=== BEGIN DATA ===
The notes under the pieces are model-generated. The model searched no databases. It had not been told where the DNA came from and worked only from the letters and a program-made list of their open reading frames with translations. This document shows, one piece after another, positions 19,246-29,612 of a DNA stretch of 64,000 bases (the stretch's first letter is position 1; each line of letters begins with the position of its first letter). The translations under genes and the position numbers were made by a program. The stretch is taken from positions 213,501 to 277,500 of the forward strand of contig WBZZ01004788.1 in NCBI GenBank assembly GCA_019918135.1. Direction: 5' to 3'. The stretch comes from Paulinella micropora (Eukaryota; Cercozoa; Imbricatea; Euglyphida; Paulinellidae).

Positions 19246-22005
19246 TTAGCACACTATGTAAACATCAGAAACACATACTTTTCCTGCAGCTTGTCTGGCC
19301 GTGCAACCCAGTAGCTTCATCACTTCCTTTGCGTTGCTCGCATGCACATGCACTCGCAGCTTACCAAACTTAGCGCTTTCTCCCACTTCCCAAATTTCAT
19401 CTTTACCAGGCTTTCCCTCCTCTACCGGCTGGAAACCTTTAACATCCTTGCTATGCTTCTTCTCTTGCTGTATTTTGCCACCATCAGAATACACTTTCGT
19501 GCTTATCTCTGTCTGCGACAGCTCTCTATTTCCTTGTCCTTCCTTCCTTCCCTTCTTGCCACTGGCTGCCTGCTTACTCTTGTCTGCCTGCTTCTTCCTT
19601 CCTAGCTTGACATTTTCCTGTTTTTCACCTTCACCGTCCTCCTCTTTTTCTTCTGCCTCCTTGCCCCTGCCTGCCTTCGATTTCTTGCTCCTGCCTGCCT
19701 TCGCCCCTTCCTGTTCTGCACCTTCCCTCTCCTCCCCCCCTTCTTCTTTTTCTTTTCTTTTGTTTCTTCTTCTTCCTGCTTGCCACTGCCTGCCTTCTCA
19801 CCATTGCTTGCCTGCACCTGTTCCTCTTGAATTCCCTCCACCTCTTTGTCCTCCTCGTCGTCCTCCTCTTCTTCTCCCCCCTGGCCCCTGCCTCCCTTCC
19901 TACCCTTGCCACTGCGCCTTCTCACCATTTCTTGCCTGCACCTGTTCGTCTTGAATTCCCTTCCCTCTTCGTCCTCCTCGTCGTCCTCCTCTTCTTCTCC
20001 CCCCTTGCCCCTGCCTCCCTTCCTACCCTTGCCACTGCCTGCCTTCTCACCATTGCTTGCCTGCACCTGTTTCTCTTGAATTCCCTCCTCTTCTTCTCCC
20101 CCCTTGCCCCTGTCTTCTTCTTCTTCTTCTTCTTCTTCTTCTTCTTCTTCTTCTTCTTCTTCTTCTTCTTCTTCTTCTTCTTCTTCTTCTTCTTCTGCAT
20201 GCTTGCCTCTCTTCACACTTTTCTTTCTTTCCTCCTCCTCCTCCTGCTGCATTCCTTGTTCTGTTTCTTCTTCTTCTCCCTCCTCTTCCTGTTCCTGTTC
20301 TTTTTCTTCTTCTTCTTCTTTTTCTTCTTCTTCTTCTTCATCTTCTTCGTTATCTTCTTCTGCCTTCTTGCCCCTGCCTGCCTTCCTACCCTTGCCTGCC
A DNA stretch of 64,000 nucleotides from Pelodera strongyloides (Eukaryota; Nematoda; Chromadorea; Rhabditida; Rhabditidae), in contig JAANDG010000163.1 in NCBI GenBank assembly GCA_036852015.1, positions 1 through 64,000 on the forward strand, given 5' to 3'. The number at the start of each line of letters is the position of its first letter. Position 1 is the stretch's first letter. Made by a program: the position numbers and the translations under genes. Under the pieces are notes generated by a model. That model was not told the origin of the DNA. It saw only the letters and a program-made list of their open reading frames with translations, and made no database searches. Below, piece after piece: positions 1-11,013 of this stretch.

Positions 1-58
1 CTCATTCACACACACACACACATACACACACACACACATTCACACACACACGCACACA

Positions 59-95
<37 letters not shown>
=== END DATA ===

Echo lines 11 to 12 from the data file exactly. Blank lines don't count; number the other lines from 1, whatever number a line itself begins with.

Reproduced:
20001 CCCCTTGCCCCTGCCTCCCTTCCTACCCTTGCCACTGCCTGCCTTCTCACCATTGCTTGCCTGCACCTGTTTCTCTTGAATTCCCTCCTCTTCTTCTCCC
20101 CCCTTGCCCCTGTCTTCTTCTTCTTCTTCTTCTTCTTCTTCTTCTTCTTCTTCTTCTTCTTCTTCTTCTTCTTCTTCTTCTTCTTCTTCTTCTTCTGCAT